I can't see the status quo continuing indefinitely.

ND

Thursday, 23 February 2017

Where should you flee Brexit too if you are a Capitalist Corporation?







So this is easier than you may think to decide. There are five major considerations that any company has to take account of:


Regulatory Environment, Tax, Employment, Language, EU exit potential


For the first, this is how seriously a country takes enforcement or regulatory rules and therefore how much time and effort you will have to put into pretending your company is operating there.


This is quite a hurdle, Ireland for example are saying you have to have significant operations in-country to count. This is not surprising, given how close to death Ireland came in the 2008 Financial crash.


What this means is that very few countries are able to offer the light regulation (this means a brass plate address a la the Cayman Islands). The EU Countries that do are Malta and Luxembourg. Neither of these places really wants large movements of people to them.


Of the other major Countries, Germany, Ireland, France, Holland, Iceland and Lithuania  offer a more challenging regulatory regime, but at least you could actually move people there. Here though both Employment and Language come into play. Ireland apart language is a real issue and notably in France employment issues too - not point being a capitalist company if you can't sack the staff or only hire contractors. The employment element rules out most countries.


Then of course, France and Holland may exit the EU themselves, so why move there for only a temporary escape.


So when it comes down to it, there is only really Luxembourg, Malta and Ireland as serious places to go. Luxembourg ins hands down as many financial services funds are already domiciled in Luxembourg to pay no tax. of course, if you have actual people and business to move then there is Ireland but there regulations mean that is a long process that you really should have started already.


For how long though will the EU put up with Luxembourg offering its companies and UK companies a no-tax jurisdiction within the heart of the continent? Also, when the Financial Transaction tax hits, how much will that hurt the EU trading companies - why bother moving now only to come back later?


As a final thought, due to the above I fully expect to see Luxembourg and Malta veto any moves towards allowing UK passporting or other deals with the EU. They will push for hard Brexit all the way as for them it is a one-way bet.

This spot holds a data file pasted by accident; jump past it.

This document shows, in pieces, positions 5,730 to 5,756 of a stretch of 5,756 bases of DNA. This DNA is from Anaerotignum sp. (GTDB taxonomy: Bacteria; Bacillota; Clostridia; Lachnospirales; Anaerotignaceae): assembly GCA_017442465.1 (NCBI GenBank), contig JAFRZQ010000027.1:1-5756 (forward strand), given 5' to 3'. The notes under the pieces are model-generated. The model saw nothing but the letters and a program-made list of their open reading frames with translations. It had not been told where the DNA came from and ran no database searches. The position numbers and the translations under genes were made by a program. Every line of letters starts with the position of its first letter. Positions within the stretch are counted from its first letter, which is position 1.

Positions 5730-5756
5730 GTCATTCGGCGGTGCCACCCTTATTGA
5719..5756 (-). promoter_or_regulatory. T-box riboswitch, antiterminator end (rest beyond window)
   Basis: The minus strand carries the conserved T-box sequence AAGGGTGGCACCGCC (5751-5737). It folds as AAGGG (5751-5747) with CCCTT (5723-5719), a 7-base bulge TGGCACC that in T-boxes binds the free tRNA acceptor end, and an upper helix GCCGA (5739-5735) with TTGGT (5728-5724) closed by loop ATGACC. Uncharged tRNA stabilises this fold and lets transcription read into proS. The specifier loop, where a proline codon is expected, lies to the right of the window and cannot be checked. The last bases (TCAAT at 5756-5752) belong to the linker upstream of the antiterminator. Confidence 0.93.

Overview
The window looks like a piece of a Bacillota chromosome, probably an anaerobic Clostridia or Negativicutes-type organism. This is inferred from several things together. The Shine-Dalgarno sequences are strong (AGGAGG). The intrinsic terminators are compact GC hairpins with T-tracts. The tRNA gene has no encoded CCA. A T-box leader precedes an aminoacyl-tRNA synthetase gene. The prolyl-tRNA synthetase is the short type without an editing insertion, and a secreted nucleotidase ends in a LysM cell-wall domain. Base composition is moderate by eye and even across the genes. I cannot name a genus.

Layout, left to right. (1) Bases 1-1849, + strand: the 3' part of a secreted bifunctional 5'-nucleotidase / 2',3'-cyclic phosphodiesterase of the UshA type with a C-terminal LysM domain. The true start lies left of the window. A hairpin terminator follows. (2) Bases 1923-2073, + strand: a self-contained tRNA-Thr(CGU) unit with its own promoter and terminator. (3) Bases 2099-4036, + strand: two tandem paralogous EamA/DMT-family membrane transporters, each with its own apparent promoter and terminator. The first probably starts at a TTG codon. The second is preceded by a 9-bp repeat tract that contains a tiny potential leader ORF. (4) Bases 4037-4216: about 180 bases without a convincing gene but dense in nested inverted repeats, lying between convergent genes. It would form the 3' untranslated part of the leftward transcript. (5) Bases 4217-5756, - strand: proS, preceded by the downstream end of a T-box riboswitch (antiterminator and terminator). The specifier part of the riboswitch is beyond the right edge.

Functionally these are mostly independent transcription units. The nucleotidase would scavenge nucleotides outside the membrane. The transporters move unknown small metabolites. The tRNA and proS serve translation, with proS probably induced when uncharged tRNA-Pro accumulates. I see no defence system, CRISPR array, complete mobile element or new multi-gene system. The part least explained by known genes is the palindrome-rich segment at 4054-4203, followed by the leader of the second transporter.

Wednesday, 22 February 2017

That Exodus from the City to Europe

As we tremble in our boots at the prospect of all those City firms upping and offing, the runners and riders for the Wannabe European 'Capital' City stakes are bimbling around somewhere near the starting line, bumping into each other, in the mud.  It looks like heavy going.

And here is what the tip-sheet says:
From Paris to Vilnius, Milan to Madrid and Frankfurt to Valletta, regulators, local authorities and sometimes national governments are clearing a path for the exodus many feel is coming ... or even Amsterdam ... Dublin is a serious contender ... Appealingly low-tax Luxembourg ... Milan is also making a pitch, particularly for technology and financial firms, with ambitious if probably unrealistic plans to turn the Expo 2015 space into a global tech hub.  Small, user-friendly Valletta, in Malta, fancies some insurance business, while Lithuania’s Vilnius and Riga in Latvia, want a share of fintech and support activities.  “We have the talent and we have the infrastructure,” said Latvia’s finance minister, Dana Reizniece-Ozola. “Everyone wants to put themselves on the map.”
Jolly good stuff, chaps.  Nice to see a united front.  And we all certainly fancy a bit of business.  By the way, I've been to Latvia, and Riga is very nice.  If you like little old Hanseatic League towns.  A bit like L├╝beck.  Or King's Lynn.

Already on the map, really - for a nice bit of tourism.  Good luck with the global finance.

ND

PS, to be fair, that Grauniad article also gives a list of good reasons why it ain't gonna happen.  And they didn't even mention Civil Code and FTT.

PPS, the other day I watched Luxembourg's promotional video clip.  You know the way that in TV ads for BUPA private hospitals, the word CLEAN swims in and out of the picture, subliminal-message-wise?  Well for Luxembourg, the subliminal onscreen message-word was SAFE ...